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Wednesday, June 23, 1999 Published at 16:52 GMT 17:52 UK


Praise for online and digital services

BBC News Online is the most frequently visited BBC online service

BBC Online has become the most-visited Internet content site in Europe in its first full year, according to the BBC's annual report.

The overall audience for BBC Online trebled in 1998, says the report, showing faster growth than the market as a whole.

In the early part of 1999, BBC Online sites were being visited by about a quarter of UK Internet users. By March, monthly page impressions had reached more than 80 million.

BBC News Online is the corporation's most frequently visited online service and the leading news site outside the US.

Winning awards

"It probably offers the widest range of stories of any news site in the world, originating around 300 a day," says the report.

Page impressions for BBC News Online increased from just under eight million iin April 1998 to more than 40 million in March 1999.

The site was redesigned during the year and has won a cluster of high-profile awards, including the Bafta award for interactive entertainment.

Educational sites remained among the most successful. The Teletubbies site now attracts up to 1.2 million page impressions a week, while the GCSE Bitesize revision site was used by a fifth of all GCSE students with access to the Internet.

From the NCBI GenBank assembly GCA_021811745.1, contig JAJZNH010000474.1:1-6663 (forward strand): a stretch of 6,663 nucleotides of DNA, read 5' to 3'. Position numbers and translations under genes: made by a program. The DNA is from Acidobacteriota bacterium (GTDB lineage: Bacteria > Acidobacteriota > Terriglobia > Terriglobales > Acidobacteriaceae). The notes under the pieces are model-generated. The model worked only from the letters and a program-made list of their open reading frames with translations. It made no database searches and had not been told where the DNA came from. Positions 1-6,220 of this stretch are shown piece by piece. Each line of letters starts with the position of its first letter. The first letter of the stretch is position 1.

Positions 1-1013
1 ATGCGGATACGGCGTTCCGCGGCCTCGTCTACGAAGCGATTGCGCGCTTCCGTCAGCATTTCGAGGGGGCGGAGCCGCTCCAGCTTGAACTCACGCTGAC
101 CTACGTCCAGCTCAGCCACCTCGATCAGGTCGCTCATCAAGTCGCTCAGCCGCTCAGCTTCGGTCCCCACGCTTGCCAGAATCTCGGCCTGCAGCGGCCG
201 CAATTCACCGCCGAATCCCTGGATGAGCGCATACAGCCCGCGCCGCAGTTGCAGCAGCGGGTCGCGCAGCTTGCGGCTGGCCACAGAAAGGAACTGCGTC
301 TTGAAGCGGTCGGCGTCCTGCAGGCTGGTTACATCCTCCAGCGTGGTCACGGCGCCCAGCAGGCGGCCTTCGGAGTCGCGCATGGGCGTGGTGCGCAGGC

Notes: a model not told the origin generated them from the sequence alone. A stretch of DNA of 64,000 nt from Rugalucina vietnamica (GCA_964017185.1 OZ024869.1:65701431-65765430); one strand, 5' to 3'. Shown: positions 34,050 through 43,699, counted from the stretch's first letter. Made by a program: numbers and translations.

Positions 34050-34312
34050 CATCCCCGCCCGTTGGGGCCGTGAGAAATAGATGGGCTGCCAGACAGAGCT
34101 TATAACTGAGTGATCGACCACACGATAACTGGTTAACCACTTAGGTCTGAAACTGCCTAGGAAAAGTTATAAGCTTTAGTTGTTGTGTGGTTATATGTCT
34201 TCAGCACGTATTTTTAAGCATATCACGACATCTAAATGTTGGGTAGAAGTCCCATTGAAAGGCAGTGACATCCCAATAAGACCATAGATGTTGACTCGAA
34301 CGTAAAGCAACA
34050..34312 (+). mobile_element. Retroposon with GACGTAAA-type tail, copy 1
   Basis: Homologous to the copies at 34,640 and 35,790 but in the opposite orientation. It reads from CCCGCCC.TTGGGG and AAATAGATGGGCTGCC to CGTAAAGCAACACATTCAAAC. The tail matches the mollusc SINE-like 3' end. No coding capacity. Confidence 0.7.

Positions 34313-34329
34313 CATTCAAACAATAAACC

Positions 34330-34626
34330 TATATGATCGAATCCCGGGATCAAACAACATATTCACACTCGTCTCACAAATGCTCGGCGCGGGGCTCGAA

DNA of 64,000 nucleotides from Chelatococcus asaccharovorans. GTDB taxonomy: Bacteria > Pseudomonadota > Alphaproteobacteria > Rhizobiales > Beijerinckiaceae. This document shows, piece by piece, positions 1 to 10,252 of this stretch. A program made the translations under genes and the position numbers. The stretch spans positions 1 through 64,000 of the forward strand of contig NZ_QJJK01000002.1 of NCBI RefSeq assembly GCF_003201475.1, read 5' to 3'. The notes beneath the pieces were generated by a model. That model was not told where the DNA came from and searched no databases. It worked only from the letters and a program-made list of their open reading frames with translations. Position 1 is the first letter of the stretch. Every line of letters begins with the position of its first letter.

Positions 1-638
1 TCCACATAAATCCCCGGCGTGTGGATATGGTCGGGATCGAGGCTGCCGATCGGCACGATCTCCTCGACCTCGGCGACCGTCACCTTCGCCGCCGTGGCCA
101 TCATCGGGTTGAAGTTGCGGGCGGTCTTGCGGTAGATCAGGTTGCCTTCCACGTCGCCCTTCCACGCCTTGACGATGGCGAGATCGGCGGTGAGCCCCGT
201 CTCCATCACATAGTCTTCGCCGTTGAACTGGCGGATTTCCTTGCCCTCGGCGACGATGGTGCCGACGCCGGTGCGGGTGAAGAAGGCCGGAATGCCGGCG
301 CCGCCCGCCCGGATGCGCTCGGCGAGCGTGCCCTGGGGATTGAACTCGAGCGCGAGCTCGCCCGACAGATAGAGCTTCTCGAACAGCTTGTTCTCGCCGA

The BBC Schools Website has become popular among primary school teachers, and is used by 20% of those with Internet access.

Other successful areas of BBC Online include the EastEnders site, one of the most successful launched during the year. However, the report also notes that many of the BBC's other programme-related sites are not much visited, and work will be needed to increase their appeal.

Digital television

The advent of digital television has posed challenges to the traditional position of the licence-funded BBC, but the annual report says that the corporation is well positioned to ensure that "public service values remain at the heart of British broadcasting".

The BBC's licence-funded channels - BBC One, BBC Two, BBC News 24, BBC Parliament and BBC Choice - are available on both digital terrestrial and digital satellite platforms. Arrangements are being made for these free-to-air channels to be broadcast via digital cable when this becomes available.

"We are exploiting the wider bandwidth offered by digital to extend our services to licence payers in other ways," says the report. "The BBC is aiming to create the most dynamic range of channels, stations and services of any broadcaster in the world."

The governors' assessment, published as part of the BBC's annual report, hails the successful launch of new public services such BBC Choice and BBC News 24 on digital television and BBC Online on the Internet.

"Overall usage of BBC Online has trebled in the past year, undoubtedly establishing it as the third broadcast medium," it says.

The assessment adds that the BBC has made a confident start in digital television, but also warns that public service broadcasting will face substantial challenges in the years ahead.

"The prospect of 'total digital' (when digital transmission replaces analogue technology altogether) is some way ahead but has to be thought about and planned for now," it concludes.

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